"Hey, the moon is below us now!" called one of the sailors.

   "Where are the stars?" asked Therion. "Do not the stars live in the Sea of Night?"

   "They are all still there," explained Solisar. "You simply cannot see them because the sun is too bright. We must be in its shadow to see stars; it must be night." He pointed up at Toril. "The shadow that we can see on our world is night for all those on Toril right now. If we were to sail to that side, I assure you that we would see many stars."

   "What now, navigator?" asked Ombert.

   "At this point, I think we can rely solely on the magic of the helm," said Solisar. "Give order for Jayce to point us at the moon. Then we should head directly toward it."

   Ombert called out a command to dip the bow of the ship down, which was relayed. Toril fell quickly astern and the moon, Selûne, was now directly ahead. It was a half moon, its left side aglow from the sun's brilliant light. To the right of the moon were the Tears, trailing behind in the same orbit. Only nine were visible as distinct objects at this distance, appearing as unblinking stars, but there were hundreds of asteroids in the Tears.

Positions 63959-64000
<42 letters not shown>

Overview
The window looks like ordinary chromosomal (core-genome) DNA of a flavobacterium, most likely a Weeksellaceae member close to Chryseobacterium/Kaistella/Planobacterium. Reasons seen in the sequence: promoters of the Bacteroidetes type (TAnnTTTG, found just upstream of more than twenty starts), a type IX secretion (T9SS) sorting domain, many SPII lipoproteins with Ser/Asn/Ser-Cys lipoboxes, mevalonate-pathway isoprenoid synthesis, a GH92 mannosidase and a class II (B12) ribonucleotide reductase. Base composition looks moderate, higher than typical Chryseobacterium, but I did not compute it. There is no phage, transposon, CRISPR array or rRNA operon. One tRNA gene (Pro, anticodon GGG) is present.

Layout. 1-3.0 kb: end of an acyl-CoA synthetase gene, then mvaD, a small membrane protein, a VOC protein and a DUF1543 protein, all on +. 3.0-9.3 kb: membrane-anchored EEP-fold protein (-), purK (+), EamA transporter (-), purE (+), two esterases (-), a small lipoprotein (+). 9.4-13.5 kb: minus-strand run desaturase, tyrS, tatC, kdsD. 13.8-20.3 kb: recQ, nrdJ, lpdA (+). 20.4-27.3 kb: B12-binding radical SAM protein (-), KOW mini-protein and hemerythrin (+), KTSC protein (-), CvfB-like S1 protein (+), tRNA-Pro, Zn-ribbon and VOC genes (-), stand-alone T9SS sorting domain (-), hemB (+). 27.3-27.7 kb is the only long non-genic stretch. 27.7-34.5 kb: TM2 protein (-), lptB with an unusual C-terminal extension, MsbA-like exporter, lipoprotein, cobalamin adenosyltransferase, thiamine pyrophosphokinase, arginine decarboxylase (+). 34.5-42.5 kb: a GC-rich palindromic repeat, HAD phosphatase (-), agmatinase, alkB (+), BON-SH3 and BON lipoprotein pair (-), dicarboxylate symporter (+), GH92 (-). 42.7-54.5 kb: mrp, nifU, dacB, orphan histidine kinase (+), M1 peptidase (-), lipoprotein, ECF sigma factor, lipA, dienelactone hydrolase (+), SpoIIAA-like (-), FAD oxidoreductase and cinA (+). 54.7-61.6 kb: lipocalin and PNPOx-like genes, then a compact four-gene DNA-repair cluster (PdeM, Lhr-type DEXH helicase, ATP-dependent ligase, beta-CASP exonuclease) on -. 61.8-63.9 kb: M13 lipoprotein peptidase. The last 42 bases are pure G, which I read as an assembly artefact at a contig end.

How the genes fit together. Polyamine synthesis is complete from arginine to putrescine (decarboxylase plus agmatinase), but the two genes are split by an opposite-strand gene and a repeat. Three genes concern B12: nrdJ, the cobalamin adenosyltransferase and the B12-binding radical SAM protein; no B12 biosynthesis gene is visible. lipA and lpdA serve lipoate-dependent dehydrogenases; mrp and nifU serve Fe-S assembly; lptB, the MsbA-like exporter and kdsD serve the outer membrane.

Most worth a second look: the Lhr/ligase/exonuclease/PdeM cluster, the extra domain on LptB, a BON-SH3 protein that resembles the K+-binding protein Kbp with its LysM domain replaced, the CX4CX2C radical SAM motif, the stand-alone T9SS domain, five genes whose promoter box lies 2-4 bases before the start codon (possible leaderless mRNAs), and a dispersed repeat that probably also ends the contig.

"If we are 4,000 miles from Toril now," asked Oma, "how much farther is it to Selûne?"

   "According to the maps that I have acquired," said Solisar, "the moon is 183,000 miles from us."

   Oma gasped. "Even Jayce can only fly the Frihet at 80 or 90 miles per hour," she said.

   "We just came 4,000 miles in 40 minutes, remember. The spelljammer travels different speeds in different contexts. Now that we are free from Toril's gravity well, our speed will be far beyond that, almost unimaginably fast. I am told by my spacefaring kin that we can reach Selûne in mere minutes. Pardon me, I must speak with Jayce now."